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Czech shooter 'had two guns and fired indiscriminately'

A gunman who killed eight people in a Czech restaurant had two guns and "opened fire indiscriminately", according to local news reports.

The scene is still cordoned off. Credit: EBU

The incident happened in the town of Uhersky Brod but the mayor has ruled out the possibility it was a terrorist attack.

A policeman stands guard at the restaurant where the attack took place. Credit: EBU

The gunman, who is also dead, is believed to be aged around 60 and mentally unstable.

Paramedics take away a body from the scene. Credit: EBU


Czech shooter thought to be local 'mentally unstable' man

The man who is thought to have shot dead eight people in a Czech restaurant was a 60-year-old local who may have been "mentally unstable", the town's mayor is reported to have said.

Patrik Kuncar, the mayor of the town where the incident took place, told Czech TV:

I have been conveyed information that it was a 60-year-old local man, probably mentally unstable.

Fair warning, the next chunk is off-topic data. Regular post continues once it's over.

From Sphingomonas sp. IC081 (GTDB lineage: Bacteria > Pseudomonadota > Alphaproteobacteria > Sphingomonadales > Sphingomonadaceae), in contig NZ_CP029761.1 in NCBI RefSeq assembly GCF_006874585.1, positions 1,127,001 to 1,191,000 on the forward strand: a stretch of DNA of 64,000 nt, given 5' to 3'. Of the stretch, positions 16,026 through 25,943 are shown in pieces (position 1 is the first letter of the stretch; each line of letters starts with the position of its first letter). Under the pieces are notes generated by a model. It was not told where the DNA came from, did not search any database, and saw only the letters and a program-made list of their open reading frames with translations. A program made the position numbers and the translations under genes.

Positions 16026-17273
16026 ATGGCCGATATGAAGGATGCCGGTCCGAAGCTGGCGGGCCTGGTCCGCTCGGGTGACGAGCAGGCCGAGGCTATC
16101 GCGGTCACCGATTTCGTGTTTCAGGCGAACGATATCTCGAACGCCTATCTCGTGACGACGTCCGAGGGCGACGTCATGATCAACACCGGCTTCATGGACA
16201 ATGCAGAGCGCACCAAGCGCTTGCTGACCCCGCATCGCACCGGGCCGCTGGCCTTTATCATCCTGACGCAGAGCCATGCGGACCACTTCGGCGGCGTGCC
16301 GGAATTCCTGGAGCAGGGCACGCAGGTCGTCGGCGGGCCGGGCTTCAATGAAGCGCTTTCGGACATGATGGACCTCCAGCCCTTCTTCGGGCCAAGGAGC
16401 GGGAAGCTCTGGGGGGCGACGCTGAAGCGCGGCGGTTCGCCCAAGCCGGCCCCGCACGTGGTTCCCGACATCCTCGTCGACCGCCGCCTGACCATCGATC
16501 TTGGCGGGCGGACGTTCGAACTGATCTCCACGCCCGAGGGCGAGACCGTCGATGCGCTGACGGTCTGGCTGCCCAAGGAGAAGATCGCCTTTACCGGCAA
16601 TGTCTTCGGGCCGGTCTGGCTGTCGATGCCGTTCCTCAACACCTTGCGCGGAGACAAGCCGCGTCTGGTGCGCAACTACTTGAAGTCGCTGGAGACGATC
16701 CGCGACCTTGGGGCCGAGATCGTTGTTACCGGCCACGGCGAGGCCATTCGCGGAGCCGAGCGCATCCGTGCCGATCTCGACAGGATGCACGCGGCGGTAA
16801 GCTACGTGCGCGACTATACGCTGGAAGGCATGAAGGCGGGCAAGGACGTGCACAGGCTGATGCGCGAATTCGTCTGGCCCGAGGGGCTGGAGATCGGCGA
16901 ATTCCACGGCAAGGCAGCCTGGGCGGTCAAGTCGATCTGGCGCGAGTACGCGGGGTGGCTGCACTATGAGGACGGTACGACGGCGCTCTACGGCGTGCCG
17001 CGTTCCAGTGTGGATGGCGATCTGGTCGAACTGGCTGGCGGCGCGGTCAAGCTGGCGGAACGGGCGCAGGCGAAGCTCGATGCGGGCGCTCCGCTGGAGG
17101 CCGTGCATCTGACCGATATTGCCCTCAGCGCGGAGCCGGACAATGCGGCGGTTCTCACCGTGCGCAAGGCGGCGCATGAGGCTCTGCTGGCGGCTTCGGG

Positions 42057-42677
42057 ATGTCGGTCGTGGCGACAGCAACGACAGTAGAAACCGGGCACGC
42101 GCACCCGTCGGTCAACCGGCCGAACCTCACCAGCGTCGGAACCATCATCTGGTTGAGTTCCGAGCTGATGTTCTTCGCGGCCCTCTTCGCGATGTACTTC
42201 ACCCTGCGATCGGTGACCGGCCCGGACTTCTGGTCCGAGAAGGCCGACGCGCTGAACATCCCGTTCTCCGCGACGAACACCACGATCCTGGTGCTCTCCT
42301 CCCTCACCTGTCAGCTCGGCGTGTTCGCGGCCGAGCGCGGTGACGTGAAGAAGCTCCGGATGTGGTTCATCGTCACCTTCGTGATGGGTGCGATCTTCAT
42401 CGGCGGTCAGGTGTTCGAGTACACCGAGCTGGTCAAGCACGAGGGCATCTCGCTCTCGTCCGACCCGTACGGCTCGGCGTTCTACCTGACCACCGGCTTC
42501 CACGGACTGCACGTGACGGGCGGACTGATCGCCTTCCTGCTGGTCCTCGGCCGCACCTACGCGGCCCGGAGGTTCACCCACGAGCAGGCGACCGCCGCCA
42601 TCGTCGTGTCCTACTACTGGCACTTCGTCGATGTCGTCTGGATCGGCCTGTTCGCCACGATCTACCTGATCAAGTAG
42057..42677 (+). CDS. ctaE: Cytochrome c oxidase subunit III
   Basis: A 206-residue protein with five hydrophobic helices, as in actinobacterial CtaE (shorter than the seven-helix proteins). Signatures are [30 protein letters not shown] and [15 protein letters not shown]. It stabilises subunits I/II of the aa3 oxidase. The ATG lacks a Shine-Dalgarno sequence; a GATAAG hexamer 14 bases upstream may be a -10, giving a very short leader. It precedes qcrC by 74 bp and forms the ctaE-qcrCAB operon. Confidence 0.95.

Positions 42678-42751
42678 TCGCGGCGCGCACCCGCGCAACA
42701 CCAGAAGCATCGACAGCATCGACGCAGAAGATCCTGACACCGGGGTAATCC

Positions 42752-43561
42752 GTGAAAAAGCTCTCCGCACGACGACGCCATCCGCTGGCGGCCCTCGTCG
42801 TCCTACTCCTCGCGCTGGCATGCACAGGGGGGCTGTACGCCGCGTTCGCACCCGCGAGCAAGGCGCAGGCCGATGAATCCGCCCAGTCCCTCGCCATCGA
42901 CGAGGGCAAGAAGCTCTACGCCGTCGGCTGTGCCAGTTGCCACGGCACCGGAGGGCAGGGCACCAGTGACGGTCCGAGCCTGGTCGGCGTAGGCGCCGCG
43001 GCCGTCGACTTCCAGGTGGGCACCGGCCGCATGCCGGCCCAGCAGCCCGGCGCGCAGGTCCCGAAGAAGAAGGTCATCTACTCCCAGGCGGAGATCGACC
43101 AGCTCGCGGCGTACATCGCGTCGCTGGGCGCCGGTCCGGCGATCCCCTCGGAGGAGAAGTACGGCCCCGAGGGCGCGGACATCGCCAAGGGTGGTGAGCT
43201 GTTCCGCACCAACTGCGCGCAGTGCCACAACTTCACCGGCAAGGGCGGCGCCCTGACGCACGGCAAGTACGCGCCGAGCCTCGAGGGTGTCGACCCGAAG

– Patrik Kuncar, mayor of Uhersky Brod

Mr Kuncar also said he believed the incident was the "isolated act" of a lone shooter and that the man killed himself after the spree.

The shooter was reported to have been killed and several people were injured in the incident.

Minister: Suspect in Czech shooting 'also dead'

A man suspected of killing 8 people in a restaurant in the eastern town of Uhersky Brod has also been killed, Czech Interior Minister Milan Chovanec has said.

Reuters report that the minister told the agency CTK News that the "suspected shooter" was also dead, bringing the death toll from the incident to at least nine.

The town of Uhersky Brod is 300 km (180 miles) southeast of Prague.

Czech Republic: Russia sent 'high number of spies'

Russia deployed an "extremely high" number of intelligence officers at its Czech embassy last year, according to an annual report from NATO member's secret service.

The Czech Republic's secret service has accused Russia of spying. Credit: PA

The Security Information Service (BIS) said Russian and Chinese spies in the Czech Republic work mostly to use politicians or journalists to extend their influence and secure their countries' economic interests.

It added: "Both the Russian and the Chinese embassy employ intelligence officers serving under diplomatic cover. In 2013, the number of such officers at the Russian embassy was extremely high,"

Other intelligence officers travelled to the Czech Republic individually as tourists, experts, academics or businessmen, the report claimed.

It added: "Russian intelligence services attempted to make use of both open and covert political, media and societal influence to promote Russian economic interests in the Czech Republic."

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